November 26, 2010
Dinosaur Extinction Led To Mammal Growth
New research published in the journal Science this week has determined that mammals grew larger following the extinction of dinosaurs, suggesting that they needed more space and better access to food resources in order to reach their full potential.
The study, which was funded by the National Science Foundation (NSF) and led by University of New Mexico (UNM) scientists, discovered that after dinosaurs died out some 65 million years ago, mammals began to grow, ultimately reaching sizes up to 1,000 times larger than before.
"Basically, the dinosaurs disappear and all of a sudden there is nobody else eating the vegetation," Theodor said in a statement. "That's an open food source and mammals start going for it, and it's more efficient to be an herbivore when you're big."
"You lose dinosaurs 65 million years ago, and within 25 million years the system is reset to a new maximum for the animals that are there in terms of body size. That's actually a pretty short time frame, geologically speaking," she added. "That's really rapid evolution."
According to the researchers, the largest mammal that ever walked the Earth was a hornless herbivore that was similar to a rhinoceros, and lived in Eurasia approximately 34 million years ago. The creature, known as Indricotherium transouralicum, was about 18 foot tall at the shoulder and weighed 17 tons. It was so large, according to Lauran Neergard of the Associated Press (AP), that it made the wooly mammoth "seem a bit puny" in comparison.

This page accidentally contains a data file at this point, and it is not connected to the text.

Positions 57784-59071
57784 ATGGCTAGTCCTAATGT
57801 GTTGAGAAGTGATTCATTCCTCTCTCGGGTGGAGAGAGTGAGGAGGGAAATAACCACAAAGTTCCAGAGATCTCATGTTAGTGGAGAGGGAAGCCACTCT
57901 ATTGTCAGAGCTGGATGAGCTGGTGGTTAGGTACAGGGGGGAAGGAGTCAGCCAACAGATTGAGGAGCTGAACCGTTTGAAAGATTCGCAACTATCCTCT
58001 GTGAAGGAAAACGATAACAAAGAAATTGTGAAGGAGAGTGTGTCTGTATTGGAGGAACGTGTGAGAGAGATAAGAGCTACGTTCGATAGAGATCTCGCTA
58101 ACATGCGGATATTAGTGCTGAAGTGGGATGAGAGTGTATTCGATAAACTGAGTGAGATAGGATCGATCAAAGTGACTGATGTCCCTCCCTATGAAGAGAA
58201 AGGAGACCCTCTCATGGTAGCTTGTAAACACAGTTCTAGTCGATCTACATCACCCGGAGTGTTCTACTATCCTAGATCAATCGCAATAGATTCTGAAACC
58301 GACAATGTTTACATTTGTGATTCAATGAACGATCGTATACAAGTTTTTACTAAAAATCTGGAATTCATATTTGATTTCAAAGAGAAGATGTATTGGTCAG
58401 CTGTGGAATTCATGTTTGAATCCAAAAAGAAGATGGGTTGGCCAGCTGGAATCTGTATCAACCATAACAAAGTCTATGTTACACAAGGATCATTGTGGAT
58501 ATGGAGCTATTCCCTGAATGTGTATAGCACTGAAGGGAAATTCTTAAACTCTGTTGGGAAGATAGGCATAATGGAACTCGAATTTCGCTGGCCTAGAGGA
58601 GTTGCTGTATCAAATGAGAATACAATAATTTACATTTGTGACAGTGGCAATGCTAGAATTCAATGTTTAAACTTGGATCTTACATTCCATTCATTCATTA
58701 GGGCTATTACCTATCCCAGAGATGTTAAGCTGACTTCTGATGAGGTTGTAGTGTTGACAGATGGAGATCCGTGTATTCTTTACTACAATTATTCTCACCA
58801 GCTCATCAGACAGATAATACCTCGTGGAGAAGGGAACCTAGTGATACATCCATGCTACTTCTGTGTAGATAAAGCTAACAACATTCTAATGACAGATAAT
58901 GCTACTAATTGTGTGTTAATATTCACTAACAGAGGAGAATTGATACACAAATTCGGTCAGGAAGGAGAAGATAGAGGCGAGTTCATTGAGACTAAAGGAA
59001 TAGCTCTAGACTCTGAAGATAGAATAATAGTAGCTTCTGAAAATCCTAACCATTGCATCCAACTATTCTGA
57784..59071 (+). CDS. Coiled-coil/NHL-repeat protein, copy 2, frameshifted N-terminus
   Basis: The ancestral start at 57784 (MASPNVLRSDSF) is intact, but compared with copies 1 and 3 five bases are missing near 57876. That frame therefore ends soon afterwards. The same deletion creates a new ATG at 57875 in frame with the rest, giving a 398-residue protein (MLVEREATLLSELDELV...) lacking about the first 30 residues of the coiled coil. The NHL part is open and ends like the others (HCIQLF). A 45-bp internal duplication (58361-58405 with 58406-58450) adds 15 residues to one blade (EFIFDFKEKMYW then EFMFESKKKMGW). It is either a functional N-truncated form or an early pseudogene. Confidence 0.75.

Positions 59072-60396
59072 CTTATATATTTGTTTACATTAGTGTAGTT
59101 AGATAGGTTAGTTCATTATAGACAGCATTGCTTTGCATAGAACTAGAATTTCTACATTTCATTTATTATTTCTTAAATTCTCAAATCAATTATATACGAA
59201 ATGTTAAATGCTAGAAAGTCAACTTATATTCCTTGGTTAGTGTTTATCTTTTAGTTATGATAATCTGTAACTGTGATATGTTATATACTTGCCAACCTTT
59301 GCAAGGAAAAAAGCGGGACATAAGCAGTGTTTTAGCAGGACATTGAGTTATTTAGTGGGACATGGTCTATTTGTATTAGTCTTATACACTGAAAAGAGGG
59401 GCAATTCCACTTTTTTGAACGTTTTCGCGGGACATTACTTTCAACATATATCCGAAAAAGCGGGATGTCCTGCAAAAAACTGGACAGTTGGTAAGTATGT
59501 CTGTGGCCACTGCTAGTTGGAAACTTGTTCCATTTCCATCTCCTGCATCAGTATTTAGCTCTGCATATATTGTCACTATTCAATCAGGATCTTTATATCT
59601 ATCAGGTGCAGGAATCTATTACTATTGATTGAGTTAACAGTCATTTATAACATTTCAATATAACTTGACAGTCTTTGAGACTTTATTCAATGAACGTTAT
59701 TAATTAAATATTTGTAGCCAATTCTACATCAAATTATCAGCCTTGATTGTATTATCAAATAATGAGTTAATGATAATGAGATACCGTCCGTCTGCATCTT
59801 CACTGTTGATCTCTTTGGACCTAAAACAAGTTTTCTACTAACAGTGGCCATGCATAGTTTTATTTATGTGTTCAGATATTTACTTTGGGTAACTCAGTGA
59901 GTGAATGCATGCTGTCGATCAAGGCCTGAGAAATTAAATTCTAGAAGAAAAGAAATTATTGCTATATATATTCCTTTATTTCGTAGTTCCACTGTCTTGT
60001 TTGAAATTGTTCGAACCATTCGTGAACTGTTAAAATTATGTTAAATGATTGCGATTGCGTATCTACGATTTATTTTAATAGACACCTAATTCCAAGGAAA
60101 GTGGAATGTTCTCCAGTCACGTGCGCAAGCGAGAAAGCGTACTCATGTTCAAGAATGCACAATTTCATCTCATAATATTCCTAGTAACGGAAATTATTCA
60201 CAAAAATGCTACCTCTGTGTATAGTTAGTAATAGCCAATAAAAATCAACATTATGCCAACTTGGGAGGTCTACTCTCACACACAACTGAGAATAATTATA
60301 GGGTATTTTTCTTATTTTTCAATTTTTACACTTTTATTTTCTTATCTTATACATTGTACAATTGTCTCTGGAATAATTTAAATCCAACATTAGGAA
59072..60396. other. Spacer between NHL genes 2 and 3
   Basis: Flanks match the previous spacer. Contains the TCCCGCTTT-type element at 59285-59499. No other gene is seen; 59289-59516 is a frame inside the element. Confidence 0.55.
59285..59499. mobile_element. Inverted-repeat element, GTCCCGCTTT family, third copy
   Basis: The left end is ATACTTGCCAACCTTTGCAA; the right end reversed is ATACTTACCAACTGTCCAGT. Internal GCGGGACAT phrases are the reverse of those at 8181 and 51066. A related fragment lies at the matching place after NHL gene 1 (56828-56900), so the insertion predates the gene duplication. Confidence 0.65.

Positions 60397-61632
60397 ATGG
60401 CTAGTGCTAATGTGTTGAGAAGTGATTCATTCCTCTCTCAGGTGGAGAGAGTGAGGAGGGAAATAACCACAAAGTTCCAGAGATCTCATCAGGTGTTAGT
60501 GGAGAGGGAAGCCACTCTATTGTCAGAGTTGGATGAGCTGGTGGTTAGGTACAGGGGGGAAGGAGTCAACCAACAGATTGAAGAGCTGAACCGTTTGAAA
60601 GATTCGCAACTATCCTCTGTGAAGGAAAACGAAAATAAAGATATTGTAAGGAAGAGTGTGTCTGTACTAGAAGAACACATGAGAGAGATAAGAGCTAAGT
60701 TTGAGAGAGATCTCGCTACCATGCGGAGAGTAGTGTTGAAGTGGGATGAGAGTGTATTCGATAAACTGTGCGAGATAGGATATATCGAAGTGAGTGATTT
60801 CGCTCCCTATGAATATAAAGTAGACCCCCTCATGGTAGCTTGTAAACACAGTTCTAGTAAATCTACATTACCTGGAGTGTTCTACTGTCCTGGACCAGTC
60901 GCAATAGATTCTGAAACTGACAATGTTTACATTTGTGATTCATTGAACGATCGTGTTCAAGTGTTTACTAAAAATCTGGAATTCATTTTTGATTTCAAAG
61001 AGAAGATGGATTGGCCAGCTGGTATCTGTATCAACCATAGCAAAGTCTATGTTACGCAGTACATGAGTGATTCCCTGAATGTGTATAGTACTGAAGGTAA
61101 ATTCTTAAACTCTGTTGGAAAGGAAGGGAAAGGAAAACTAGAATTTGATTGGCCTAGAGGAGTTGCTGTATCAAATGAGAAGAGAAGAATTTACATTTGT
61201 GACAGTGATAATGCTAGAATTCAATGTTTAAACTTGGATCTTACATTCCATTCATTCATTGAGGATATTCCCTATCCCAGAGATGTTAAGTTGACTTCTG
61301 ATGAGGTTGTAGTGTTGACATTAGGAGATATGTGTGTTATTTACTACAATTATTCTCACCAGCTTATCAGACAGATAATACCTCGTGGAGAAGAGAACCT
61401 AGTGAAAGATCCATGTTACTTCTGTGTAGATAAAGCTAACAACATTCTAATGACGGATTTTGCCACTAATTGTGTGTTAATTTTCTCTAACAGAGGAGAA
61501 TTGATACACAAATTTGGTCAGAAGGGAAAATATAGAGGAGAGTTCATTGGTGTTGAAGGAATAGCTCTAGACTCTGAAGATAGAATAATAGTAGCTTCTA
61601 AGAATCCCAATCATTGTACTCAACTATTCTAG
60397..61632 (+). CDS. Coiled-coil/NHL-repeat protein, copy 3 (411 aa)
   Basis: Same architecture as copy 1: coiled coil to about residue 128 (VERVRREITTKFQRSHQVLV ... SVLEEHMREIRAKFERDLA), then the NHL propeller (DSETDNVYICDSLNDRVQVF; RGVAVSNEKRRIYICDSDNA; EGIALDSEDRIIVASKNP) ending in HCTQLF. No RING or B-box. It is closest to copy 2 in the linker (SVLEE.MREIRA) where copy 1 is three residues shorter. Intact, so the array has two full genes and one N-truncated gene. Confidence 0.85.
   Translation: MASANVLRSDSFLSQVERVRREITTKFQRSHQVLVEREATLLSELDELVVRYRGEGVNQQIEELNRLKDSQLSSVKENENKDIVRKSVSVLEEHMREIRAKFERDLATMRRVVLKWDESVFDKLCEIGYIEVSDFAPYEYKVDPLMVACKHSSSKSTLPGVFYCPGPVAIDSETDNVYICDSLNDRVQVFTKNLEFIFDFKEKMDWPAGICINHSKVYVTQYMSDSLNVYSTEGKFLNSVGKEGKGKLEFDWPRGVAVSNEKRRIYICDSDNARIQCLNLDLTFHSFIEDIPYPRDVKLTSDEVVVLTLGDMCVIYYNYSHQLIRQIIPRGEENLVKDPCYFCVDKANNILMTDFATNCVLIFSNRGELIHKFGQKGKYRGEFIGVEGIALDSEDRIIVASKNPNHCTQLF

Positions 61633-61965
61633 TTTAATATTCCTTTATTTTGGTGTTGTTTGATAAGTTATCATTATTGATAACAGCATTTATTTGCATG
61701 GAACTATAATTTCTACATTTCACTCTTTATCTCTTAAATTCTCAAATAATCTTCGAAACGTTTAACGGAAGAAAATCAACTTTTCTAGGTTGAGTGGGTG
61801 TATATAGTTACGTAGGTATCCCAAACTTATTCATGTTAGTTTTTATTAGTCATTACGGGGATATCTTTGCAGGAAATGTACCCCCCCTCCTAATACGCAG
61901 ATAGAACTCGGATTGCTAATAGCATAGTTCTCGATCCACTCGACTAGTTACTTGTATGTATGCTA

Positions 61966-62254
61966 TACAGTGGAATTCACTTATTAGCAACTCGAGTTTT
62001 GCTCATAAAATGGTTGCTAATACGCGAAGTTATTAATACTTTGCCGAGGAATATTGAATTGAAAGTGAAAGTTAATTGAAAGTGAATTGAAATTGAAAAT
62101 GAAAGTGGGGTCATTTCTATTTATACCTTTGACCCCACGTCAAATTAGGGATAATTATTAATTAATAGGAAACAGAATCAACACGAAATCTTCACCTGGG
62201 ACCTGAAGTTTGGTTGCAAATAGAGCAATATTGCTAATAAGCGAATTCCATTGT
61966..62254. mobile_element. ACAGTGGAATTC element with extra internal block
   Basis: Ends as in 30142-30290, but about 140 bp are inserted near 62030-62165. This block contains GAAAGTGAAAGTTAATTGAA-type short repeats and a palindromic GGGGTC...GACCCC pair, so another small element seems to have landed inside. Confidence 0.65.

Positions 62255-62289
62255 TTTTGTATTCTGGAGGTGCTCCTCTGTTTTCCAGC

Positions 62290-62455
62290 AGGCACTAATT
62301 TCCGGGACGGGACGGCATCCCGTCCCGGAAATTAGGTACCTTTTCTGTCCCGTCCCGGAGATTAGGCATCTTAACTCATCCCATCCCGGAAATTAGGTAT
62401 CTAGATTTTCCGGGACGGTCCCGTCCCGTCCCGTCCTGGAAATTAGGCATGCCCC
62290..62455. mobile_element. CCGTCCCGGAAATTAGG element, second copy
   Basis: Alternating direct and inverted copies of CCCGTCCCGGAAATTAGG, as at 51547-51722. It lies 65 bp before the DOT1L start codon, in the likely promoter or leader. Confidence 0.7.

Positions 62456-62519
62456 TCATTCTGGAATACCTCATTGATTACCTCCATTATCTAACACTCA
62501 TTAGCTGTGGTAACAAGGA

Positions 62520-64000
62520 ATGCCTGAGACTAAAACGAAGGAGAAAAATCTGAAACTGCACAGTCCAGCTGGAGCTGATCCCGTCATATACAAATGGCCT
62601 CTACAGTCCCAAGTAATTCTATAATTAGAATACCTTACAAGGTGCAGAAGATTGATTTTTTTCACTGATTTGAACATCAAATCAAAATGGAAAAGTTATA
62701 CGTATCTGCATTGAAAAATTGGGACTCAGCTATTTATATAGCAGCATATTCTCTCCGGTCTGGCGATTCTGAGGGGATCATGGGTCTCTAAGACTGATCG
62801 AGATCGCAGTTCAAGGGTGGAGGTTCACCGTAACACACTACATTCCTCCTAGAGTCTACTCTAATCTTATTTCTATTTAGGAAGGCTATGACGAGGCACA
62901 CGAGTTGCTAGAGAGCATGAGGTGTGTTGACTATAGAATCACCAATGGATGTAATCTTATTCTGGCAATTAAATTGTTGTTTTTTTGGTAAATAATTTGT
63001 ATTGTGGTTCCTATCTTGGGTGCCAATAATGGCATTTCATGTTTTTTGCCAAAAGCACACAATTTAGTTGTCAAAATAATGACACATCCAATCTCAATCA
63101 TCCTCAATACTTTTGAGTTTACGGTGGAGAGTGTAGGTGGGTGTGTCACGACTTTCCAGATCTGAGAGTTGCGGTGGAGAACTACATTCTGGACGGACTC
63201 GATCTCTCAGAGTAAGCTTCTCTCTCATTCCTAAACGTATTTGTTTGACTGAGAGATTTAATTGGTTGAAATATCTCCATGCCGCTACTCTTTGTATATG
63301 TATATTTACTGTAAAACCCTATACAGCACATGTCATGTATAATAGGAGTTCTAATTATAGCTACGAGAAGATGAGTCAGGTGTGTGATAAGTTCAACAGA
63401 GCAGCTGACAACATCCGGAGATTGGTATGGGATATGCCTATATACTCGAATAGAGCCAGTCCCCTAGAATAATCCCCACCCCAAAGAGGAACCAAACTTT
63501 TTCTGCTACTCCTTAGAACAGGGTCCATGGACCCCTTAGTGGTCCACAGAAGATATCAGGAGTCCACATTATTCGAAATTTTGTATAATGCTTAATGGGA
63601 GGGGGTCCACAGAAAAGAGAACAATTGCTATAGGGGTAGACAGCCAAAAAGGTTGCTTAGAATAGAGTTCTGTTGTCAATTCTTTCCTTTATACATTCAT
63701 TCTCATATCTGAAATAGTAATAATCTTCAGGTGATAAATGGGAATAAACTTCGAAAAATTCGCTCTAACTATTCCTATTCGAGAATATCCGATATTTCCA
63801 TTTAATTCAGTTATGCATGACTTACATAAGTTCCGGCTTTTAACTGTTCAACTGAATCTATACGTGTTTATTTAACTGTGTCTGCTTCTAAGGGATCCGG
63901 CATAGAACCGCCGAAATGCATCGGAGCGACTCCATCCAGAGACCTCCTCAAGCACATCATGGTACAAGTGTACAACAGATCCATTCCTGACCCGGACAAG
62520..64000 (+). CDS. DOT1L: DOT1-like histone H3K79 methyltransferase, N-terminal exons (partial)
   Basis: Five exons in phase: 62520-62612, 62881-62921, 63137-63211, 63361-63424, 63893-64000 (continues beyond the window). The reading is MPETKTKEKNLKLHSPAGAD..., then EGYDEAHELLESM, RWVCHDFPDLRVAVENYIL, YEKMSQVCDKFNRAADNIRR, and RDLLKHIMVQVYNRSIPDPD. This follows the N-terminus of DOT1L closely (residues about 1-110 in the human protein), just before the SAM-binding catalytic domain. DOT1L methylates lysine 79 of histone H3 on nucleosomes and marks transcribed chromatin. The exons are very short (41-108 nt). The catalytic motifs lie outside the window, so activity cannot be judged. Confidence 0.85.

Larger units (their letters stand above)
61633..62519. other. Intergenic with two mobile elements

"The results give clues as to what sets the limits on mammal size on land; the amount of space available to each animal and the climate they live in," the University of Calgary said in a November 25 press release. "The colder the climate, the bigger the mammals seem to get, as bigger animals conserve heat better. It also shows that no one group of mammals dominates the largest size class "“ the absolute largest mammal belongs to different groups over time and space."
Image Caption: The largest land mammals that ever lived, Indricotherium and Deinotherium, would have towered over the living African elephant. The tallest on diagram, Indricotherium, an extinct rhino relative, lived during the Eocene to the Oligocene Epoch (37 to 23 million years ago) and reached a mass of 15,000 kg, while Deinotherium (an extinct proboscidean, related to modern elephants) was around from the late-Miocene until the early Pleistocene (8.5 to 2.7 million years ago) and weighed as much as 17,000 kg. Credit: Alison Boyer/Yale University
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